The Scots are getting tough on e-waste crime. Environmentalists have long complained that the European Unionís WEEE (waste electrical and electronic equipment) regulations have no teeth. In an attempt to turn that around, the Scottish Environment Protection Agency (SEPA) and its local Crimestoppers organization have joined forces to tackle environmental crime.
SEPA is undertaking specific intelligence-led work targeting illegal waste operations that cause pollution and harm to the environment. SEPA is working closely with law enforcement partners, local authorities, and business and industry groups to identify high-risk sites and take effective joint-agency action.
Any business in Scotland that transports, treats, or disposes of any type of waste must have a waste permit or be registered with SEPA. Crimestoppers has joined forces with SEPA to enforce the rule by encouraging members of the public who have any information regarding illegal waste operators to contact Crimestoppers anonymously.
This new harm-led approach to environmental protection, which was designed to complement SEPA's existing method of environmental regulation, essentially means targeting activity on the issues causing or likely to cause the most harm to the environment, wildlife, and human health.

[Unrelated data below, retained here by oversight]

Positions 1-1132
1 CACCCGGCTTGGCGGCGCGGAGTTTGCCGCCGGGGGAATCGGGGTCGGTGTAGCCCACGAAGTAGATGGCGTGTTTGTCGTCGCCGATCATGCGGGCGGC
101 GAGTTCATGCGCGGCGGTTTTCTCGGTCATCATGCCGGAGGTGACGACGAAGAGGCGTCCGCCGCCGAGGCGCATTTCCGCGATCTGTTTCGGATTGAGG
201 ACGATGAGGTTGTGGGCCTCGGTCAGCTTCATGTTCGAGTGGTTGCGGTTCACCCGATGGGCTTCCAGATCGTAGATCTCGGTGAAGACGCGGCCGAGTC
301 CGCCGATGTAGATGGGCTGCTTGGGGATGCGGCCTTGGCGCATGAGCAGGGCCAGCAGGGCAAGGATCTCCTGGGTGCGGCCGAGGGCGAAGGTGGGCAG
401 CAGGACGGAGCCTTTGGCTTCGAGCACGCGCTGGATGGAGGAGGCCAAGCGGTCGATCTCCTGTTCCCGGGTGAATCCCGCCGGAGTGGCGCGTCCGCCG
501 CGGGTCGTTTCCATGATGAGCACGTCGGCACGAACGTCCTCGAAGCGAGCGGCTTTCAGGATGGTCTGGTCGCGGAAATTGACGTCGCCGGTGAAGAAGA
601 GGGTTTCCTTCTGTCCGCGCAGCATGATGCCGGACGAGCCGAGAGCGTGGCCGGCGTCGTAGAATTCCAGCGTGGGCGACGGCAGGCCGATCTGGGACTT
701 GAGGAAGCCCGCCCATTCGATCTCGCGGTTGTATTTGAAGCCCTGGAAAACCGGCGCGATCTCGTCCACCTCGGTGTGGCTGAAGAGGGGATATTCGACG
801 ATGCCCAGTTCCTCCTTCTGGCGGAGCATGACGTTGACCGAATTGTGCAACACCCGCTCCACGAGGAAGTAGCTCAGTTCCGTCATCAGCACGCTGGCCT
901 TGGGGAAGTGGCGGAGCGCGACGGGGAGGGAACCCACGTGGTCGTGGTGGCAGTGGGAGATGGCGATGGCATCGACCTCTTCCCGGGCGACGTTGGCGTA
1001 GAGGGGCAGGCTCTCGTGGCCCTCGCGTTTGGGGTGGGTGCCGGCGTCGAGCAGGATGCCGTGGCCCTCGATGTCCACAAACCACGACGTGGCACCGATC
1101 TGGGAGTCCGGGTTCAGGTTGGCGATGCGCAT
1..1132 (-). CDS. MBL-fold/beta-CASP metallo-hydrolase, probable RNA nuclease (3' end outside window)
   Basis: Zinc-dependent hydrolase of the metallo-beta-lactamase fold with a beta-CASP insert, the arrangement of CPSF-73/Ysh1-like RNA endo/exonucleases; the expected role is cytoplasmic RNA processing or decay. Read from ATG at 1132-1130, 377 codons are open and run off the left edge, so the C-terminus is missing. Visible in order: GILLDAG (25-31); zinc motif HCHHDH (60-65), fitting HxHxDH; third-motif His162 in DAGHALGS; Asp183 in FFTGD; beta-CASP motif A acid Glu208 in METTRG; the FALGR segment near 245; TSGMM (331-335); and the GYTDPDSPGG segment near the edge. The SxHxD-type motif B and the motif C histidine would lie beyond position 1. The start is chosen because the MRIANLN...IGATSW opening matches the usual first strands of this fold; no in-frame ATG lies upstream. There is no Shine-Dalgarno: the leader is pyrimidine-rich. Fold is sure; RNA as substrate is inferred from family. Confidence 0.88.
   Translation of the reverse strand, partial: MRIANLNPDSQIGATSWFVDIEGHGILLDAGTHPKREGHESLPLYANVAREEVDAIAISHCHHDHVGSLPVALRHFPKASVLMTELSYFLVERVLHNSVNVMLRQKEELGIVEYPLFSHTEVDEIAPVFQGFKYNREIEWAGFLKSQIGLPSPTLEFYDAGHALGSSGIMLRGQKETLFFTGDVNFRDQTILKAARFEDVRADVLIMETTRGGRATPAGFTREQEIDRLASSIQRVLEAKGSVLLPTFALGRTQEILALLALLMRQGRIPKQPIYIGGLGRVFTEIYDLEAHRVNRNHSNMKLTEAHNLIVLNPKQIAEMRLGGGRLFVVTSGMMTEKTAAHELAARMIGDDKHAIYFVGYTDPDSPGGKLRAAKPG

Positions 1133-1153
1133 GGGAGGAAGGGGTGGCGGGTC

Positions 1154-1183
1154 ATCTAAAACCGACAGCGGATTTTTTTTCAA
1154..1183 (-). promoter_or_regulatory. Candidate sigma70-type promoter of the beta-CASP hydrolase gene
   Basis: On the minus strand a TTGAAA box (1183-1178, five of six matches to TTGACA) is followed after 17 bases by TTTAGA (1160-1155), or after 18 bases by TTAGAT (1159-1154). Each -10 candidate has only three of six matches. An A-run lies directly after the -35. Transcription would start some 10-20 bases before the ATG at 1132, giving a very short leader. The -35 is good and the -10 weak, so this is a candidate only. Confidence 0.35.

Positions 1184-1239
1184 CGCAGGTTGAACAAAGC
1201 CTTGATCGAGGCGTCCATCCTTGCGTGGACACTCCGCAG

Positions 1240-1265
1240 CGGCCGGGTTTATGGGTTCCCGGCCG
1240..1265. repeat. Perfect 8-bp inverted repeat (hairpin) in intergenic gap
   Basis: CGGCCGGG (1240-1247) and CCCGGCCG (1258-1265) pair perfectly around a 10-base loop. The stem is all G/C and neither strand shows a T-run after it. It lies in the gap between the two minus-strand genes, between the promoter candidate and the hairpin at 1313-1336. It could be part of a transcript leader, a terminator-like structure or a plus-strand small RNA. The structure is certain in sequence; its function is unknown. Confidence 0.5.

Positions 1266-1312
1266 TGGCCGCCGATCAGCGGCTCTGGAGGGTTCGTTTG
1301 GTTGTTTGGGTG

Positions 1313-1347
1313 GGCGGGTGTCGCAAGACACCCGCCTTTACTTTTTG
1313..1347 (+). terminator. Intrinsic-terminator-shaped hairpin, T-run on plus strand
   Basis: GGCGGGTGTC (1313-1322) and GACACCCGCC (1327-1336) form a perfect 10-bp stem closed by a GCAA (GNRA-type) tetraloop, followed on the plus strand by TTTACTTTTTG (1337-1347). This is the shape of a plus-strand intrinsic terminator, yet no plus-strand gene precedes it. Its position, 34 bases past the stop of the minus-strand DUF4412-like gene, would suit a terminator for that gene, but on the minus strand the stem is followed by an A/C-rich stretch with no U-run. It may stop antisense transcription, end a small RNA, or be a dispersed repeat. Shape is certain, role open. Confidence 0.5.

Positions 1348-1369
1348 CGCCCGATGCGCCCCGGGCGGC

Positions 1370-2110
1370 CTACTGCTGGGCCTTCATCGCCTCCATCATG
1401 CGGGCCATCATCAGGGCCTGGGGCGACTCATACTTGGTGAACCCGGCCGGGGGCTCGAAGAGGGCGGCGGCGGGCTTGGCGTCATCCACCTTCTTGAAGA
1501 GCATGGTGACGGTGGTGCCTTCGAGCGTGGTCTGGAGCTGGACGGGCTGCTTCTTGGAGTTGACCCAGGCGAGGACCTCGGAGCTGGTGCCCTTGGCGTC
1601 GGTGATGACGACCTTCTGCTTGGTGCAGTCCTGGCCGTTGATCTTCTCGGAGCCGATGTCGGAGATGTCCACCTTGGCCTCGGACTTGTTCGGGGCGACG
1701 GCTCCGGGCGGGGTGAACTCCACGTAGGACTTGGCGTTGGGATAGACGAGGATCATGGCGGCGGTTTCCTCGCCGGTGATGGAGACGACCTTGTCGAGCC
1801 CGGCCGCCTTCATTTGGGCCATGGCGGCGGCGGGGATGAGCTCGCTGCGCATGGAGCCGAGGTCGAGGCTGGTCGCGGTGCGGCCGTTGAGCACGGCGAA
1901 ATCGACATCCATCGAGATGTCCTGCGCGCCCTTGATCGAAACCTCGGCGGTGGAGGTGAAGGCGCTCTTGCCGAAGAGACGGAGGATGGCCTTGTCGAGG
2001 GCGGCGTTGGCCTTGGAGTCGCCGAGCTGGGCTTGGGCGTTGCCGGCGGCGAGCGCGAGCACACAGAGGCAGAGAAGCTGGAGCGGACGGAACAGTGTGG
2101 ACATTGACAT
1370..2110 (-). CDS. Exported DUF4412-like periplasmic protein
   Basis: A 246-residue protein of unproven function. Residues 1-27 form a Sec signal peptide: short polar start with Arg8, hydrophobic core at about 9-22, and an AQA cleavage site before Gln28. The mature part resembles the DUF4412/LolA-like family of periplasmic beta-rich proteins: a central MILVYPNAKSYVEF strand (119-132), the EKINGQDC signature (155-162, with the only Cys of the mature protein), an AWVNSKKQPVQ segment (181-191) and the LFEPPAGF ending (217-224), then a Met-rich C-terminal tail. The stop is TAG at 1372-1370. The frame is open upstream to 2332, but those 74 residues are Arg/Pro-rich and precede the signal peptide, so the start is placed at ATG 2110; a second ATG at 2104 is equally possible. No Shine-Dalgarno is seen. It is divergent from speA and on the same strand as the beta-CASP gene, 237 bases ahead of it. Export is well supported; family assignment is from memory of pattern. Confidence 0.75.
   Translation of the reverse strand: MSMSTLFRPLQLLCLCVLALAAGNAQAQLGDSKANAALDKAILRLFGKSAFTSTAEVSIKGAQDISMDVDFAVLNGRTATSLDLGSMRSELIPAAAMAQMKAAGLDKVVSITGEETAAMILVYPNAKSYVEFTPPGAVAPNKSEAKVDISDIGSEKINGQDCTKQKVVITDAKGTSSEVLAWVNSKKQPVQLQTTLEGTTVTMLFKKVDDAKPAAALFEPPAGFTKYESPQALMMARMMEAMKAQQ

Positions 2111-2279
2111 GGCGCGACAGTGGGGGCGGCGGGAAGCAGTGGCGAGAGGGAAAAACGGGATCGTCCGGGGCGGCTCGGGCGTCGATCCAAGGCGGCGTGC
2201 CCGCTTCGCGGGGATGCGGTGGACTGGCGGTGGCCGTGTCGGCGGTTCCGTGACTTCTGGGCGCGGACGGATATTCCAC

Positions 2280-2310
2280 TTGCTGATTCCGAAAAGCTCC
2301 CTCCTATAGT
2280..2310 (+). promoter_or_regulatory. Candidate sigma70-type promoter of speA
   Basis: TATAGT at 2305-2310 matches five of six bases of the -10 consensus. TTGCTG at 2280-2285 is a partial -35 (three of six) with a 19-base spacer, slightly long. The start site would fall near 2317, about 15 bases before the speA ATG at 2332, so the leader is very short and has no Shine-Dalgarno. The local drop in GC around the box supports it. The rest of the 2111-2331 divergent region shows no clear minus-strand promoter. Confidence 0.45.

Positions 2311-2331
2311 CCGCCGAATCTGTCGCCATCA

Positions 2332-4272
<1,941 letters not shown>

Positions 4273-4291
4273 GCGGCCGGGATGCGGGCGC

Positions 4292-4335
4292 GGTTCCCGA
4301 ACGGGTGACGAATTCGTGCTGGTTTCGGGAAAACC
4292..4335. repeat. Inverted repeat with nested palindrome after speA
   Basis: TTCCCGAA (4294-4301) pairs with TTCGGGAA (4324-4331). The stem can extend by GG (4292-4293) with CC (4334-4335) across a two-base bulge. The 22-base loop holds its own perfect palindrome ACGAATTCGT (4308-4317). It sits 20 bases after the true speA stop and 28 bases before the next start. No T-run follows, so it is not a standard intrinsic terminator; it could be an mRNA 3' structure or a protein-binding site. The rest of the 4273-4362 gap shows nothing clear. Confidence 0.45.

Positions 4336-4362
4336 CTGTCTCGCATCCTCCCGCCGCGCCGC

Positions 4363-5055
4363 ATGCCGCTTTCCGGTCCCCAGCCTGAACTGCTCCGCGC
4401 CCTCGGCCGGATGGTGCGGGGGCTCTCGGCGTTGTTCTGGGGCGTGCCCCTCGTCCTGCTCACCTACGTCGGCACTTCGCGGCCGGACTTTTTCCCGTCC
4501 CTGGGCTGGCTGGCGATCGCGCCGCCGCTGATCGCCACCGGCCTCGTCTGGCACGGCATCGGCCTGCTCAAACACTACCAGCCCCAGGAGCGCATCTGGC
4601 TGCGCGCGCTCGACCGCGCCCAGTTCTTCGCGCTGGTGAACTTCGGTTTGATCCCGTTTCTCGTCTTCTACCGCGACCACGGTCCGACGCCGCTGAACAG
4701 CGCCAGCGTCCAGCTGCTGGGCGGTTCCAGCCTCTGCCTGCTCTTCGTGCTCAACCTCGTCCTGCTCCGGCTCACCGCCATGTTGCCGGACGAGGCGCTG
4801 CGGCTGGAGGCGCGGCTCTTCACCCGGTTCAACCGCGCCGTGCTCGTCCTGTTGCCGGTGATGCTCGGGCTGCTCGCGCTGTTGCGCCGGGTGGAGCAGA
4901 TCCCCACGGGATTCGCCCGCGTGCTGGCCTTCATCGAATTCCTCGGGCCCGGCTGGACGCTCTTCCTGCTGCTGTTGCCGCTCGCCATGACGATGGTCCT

Last year, SEPA undertook a number of operations designed to tackle environmental harm, ranging from tackling the export of e-waste and the disposal of end-of-life vehicles to the dumping of waste tires and a crackdown on illegal waste-carrying HGVs (heavy goods vehicles).
According to SEPA, these operations have led to identifying a number of illegal waste sites. SEPA has also seen an increase in the trade for legal waste operators. A larger number of operators and producers have become compliant with the legislation, and an increasing number of illegal WEEE exports have been halted.
The multi-agency approach to tackle, disrupt, and deter the most serious illegal waste site operators across Scotland is continuing, with SEPA currently undertaking joint investigations with a number of Scottish police services across the country to tackle serious organized crime. SEPA hopes the partnership with Crimestoppers will allow members of the public to anonymously report crimes where previously they wouldn't, or felt they couldn't.
Given the criticism the European Union has received regarding the enforcement of WEEE and e-waste trafficking in general, the Scottish model of including local police enforcement and deploying citizen reporting via Crimestoppers could become a model for effective enforcement.
The United States has struggled in recent years to develop e-waste laws. So far, 25 states have enacted take-back programs where electronic product producers fund the recovery and safe disposal of electronic waste. Most states donít have clear laws or strong enforcement regarding the trafficking of e-waste. There are currently no federal take-back laws.
Representatives Gene Green (D-TX) and Mike Thompson (D-CA) introduced an federal e-waste export bill in the House of Representatives in June. The bill is designed to promote responsible electronic recycling and stop global dumping of US e-waste.